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Christopher Pavese
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Mr. Pavese holds several positions within the Broyhill family offices, serving as Chief Investment Officer of Broyhill Asset Management and BMC Fund, Inc., an SEC registered investment company. His primary responsibilities include macroeconomic research, strategic asset allocation, portfolio... More
My company:
Broyhill Asset Management, LLC
My blog:
The View From the Blue Ridge
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  • Three Little Birds

    We thank the good folks at Credit Write downs for providing the soundtrack for this quarter’s Broyhill Letter which is posted below.

    Quantitative Easin'

    In addition to unconventional monetary policy, our beloved Fed Chairman has now resorted to unconventional media policy (immediately following the FOMC meeting) to further flame investors’ animal spirits.  In a recent Washington Post Op Ed, Bernanke explains that Quantitative Easing “eased financial conditions in the past and, so far, looks to be effective again.  Stock prices rose and long-term interest rates fell when investors began to anticipate the most recent action.  Easier financial conditions will promote economic growth.”

    In other words, if I can blow another bubble in asset prices, I believe all our troubles will wash away in liquidity.  Good grief.  Anyone seeking a dose of reality should read QE2 blunderbuss likely to backfire in the FT before placing blind faith in the Fed.

    “Maybe Ben Bernanke will make the VIX go to zero and we’ll all win every day. Maybe not. We do not think this will end well. If anything, the next market crash could be perpetuated by the Fed itself.”

    Keith R. McCullough, HedgEye Chief Executive Officer

     

    The Broyhill Letter (Q3-10)

    Disclosure: no positions mentioned
    Nov 08 4:05 PM | Link | Comment!
  • Cruising Aboard QE2

    Markets have drifted higher aboard The Great World Cruise of QE2 as market participants debate the classic question – what’s priced in?  Readers know where we stand on this one so we’ll resist the urge to add our two cents.  But perhaps the better question to ask, is how are speculators positioned?  With most of the market leaning over one side of the boat, we feel safer Uncomfortably Alone on the opposite side.  See Dave Rosenberg’s comments below:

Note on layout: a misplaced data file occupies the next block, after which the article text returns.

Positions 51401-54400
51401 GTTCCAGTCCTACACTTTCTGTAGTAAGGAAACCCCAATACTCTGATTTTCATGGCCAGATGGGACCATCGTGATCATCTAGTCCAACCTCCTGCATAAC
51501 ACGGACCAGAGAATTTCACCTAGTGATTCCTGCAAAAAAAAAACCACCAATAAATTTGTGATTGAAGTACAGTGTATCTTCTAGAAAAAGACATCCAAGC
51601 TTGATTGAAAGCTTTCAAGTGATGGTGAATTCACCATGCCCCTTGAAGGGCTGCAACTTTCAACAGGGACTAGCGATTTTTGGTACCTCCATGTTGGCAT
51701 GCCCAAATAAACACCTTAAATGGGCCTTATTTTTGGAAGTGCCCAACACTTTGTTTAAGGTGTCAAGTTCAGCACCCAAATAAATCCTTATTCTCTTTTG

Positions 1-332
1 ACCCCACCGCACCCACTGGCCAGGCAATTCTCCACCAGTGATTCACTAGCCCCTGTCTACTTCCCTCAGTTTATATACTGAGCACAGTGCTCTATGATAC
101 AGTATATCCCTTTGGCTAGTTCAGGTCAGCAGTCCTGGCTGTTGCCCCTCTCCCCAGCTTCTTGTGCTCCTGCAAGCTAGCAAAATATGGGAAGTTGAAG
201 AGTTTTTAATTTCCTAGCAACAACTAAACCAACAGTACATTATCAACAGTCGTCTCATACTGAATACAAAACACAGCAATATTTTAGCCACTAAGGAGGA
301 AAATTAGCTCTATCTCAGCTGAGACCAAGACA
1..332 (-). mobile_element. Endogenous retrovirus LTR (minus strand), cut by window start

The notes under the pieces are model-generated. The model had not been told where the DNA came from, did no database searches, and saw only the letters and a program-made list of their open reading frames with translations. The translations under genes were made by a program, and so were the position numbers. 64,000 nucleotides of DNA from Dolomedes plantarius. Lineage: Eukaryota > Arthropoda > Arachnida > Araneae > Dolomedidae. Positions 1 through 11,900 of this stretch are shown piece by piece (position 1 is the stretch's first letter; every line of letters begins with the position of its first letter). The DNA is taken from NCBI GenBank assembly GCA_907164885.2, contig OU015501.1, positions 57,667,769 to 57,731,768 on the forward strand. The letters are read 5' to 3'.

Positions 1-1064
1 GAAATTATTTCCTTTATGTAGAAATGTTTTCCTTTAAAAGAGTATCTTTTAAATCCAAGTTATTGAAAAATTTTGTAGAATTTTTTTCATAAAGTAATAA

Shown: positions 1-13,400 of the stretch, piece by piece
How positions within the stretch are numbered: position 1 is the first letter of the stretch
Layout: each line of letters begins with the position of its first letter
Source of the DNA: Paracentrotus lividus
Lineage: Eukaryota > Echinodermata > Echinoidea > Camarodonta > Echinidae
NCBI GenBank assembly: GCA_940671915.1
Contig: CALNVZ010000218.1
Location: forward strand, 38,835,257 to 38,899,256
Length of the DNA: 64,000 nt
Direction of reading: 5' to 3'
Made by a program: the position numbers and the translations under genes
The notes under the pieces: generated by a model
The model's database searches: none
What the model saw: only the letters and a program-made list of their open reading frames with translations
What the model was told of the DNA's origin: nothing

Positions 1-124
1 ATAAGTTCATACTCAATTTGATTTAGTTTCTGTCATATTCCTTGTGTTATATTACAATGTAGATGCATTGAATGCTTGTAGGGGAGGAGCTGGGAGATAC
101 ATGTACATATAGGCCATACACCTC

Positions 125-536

The Fed’s jawboning has already triggered substantial speculative pressure across most asset classes. The net speculative long position in crude oil has surged to 209,535 contracts (contracts of 1,000 barrels). To put that in perspective, the largest net long position by non-commercial accounts on the Mercantile Exchange in 2008, when crude touched $145/bbl, was 152,282 contracts. Talk about danger levels of speculative activity — it is 40% higher today with oil at $80/bbl than it was back then at the price peaks.

    The net speculative longs in copper are now 24,017 contacts. Platinum and palladium are off the charts (25,639 and 15,379 contracts, respectively). Corn is at 449,834 net longs. Gold is at a record 282,254 net longs. The net speculative long position in the Aussie dollar looks nuttier than it is in the case of the loonie — 67,788 net speculative long contracts. The net speculative long position in the yen (45,927 contracts) is in the upper end of the historical range even though the Bank of Japan is doing everything but wield a machete at the currency to weaken the thing.

    Meanwhile, what are speculators short? The bond (8,261 contracts) and the VIX (17,176 contracts — the sixth largest ever; talk about complacency).

    Anecdotal evidence appears to be largely consistent with the data above.  At a recent Investment Roundtable we attended, full of nearly 70 institutional investment managers in the region, nearly every hand in the room went up when asked about those increasing their allocation to international and emerging markets.  We were one of two or three Uncomfortably Alone in the room and willing to admit that we were cutting back.  This is not to say that we are not believers in the long term secular growth dynamics of emerging economies.  We all know that the world can’t depend on the G7 to pull us out of this funk.  But this does not mean we can ignore price or sentiment.  We were constructive on emerging equity markets early in 2009, as we discussed in the First Quarter 2009 Broyhill Letter.  We still believe that Blowing Bubbles in emerging markets may well develop into the next Financial Mania.  But after a QE-induced Melt Up in the Reflation Trade, investor fear has been quickly replaced with greed.  And greed has an unfortunate habit of making investors blind to risks.  We encourage folks to open their eyes and look at the one-way bets illustrated below.  There is still a good chance that the Presidential Cycle sets us up for a powerful run over the next twelve months, but it’s difficult to imagine that run starting from today’s overbought extremes with wildly optimistic sentiment.  An abrupt decline that cleared overbought levels and injected renewed fear into the psyche of speculators, might provide a better base for the typical Third Year Boom.

     

     

    Source: Business Insider